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'Swine flu' parties not a good idea, Canadian officials say

Health authorities are cautioning Canadians not to hold or attend "swine flu" parties.

Social networking Web sites have mentioned such sick get-togethers as a way for people to expose themselves or their children to the H1N1 virus.

In that way, they believe the current mild strain of the disease will make them immune if the illness turns more deadly in the fall.

This is a "very dangerous practice," said Dr. David Butler-Jones, head of the Public Health Agency of Canada.

There is no way to predict which child might become seriously ill or die if exposed in such a way to the virus, he said.

The agency said there have been 7,983 laboratory confirmed cases of the flu virus across Canada with 25 deaths.

There remains "a lot of uncertainty" about whether things will worsen in the fall — the traditional time for flu outbreaks, Health Minister Leona Aglukkaq said.

The vast majority of swine flu cases in Canada have been mild with few people requiring hospital treatment, Butler-Jones said.

Revelers turn out to ring in 142nd birthday

Canada marked its "first-of-July" birthday celebrations on Wednesday with outdoor parties and fireworks across the land.

The country had its 142nd birthday on Canada Day with citizens putting aside the economic blues for a rocking national red-and-white bash on Parliament Hill in Ottawa.

"Together we have faced a challenging year," Prime Minister Stephen Harper told tens of thousands of people who surrounded the huge stage and packed the streets below.

Canadians are "a strong and resilient" people poised for better times ahead, he said to the cheering crowd waving red-and-white Maple Leaf flags.

"We will soon have a chance to showcase Canada to the world," Harper said, referring to the 2010 Olympic Winter Games to be held in Vancouver-Whistler.

News in brief

• The Ontario government has indicated it won't intervene to order striking civic workers back to their jobs in Toronto and Windsor. Toronto's two-week-old strike has led to the opening of 19 emergency dump sites to handle household garbage. The city council in Windsor won't give in to the union's demands for an arbitrated settlement as the strike there is into its 12th week.

• Financial analysts believe Canada's jobless rate will hit 10 percent before the economy stabilizes early next year. The country has lost 363,000 net jobs since October as the unemployment rate climbed to 8.4 percent from about 6 percent. The contraction of the gross domestic product so far has made the economic downturn worse than in the early 1990s but not as bad as the severe recession of 1981-82.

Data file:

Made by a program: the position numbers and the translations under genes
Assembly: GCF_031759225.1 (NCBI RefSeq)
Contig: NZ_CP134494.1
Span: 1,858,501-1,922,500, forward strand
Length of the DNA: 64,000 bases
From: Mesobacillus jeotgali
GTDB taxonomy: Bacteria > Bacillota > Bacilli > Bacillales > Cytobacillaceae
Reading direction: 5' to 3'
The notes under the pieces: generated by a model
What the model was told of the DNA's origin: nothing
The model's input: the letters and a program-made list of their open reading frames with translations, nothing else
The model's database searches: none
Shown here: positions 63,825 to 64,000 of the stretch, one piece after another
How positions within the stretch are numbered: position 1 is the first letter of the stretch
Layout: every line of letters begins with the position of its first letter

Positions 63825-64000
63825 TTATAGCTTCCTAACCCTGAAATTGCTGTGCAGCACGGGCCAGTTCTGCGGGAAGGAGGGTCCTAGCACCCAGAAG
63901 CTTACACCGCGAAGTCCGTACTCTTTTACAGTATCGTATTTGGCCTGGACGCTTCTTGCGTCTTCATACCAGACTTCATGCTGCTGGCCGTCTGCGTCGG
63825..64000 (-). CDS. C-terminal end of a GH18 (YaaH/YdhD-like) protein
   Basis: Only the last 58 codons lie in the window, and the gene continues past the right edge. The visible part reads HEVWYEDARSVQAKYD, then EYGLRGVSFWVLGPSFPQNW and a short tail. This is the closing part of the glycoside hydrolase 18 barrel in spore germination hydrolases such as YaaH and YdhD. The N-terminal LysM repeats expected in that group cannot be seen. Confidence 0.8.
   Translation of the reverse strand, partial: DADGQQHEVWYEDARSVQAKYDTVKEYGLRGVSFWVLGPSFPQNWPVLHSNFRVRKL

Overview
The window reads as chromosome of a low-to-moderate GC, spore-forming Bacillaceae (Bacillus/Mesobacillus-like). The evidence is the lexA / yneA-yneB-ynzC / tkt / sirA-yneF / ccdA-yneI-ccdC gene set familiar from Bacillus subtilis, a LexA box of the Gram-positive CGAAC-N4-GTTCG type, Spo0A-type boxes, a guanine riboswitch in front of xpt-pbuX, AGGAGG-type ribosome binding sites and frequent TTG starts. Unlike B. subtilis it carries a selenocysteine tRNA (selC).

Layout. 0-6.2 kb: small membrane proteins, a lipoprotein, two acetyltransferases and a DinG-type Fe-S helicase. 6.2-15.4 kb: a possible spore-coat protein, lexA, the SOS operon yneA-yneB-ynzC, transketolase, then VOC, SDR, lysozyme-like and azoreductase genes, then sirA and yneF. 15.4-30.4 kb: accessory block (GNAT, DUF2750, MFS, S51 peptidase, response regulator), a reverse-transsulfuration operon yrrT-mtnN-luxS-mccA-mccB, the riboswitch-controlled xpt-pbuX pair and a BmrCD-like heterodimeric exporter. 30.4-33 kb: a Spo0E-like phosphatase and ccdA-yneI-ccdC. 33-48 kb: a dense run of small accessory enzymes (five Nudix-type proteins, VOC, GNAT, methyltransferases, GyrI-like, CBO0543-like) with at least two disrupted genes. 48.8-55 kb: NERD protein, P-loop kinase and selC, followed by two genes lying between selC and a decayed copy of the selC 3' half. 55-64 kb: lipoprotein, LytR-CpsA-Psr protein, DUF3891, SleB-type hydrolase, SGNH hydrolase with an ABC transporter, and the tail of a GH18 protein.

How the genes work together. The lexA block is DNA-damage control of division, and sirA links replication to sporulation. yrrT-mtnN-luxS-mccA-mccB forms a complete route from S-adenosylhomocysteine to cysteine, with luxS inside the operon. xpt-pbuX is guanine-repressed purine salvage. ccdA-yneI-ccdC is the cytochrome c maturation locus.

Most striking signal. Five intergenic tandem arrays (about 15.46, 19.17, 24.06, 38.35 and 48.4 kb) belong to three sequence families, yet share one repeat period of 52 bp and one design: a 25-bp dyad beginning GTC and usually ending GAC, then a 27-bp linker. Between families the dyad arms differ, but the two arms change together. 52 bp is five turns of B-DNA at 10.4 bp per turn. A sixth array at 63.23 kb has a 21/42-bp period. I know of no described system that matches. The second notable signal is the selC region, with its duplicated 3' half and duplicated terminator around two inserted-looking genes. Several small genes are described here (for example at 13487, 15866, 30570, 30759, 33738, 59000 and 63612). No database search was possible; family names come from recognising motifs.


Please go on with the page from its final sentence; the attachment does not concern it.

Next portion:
• They have a license to print money but executives of the Royal Canadian Mint will be denied further bonuses by the government after an audit suggested a massive heist could have occurred there. The Mounties have been called into the case of the missing gold bullion worth $13.2 million (U.S.). Mint officials say it is "not clear at this stage" if any physical gold is missing from the inventory.

Facts and figures

Canada's dollar was lower on Friday at 86.08 cents U.S., while the U.S. currency advanced to $1.1617 Canadian, before bank exchange fees.

The Bank of Canada's key interest rate remains at 0.25 percent, and the prime lending rate is 2.25 percent.

Stock markets were lower for the past week, with Toronto's composite index at 10,267 points on Friday and the TSX Venture index at 1,092 points.

Lotto 6-49: (Wednesday) 2, 5, 19, 26, 29 and 31; bonus 28. (June 27) 5, 15, 28, 31, 32 and 45; bonus 11. Super 7: (June 26) 1, 11, 12, 24, 26, 27 and 28; bonus 22.

Regional briefs

• British Columbia's controversial "carbon tax" marked its first anniversary on July 1 with a 50 percent increase. That added about a penny to the price of a liter of gas. The tax is now 3.1 cents U.S. a liter (about 11.5 cents a U.S. gallon) for gasoline and other fossil fuels. It's the first escalating carbon tax in Canada aimed at cutting greenhouse gas emissions by one-third by 2020.

• The Nova Scotia government has so far rejected a suggestion by restaurant owners to exclude waiters and bartenders from further minimum wage hikes. Businesses say the higher wages drive up meal prices and make it harder to hire for nontipping positions such as in the kitchen. The province's minimum wage increased to $7.40 U.S. ($8.60 Canadian) an hour in April and will go to $8.30 U.S. ($9.65 Canadian) hourly in October 2010.

• All she could probably say was "D'oh" after a North Vancouver woman was arrested at the U.S. border with 100,000 ecstasy pills shaped like Homer Simpson and the Transformers. The drugs, worth $1 million, were found in a hidden compartment in a car. Krysta Edwards, 23, was being held in jail for drug smuggling.

Jim Fox can be reached at canadareport@hotmail.com.

'Swine flu' parties not a good idea, Canadian officials say 07/04/09 [Last modified: Saturday, July 4, 2009 3:39pm]
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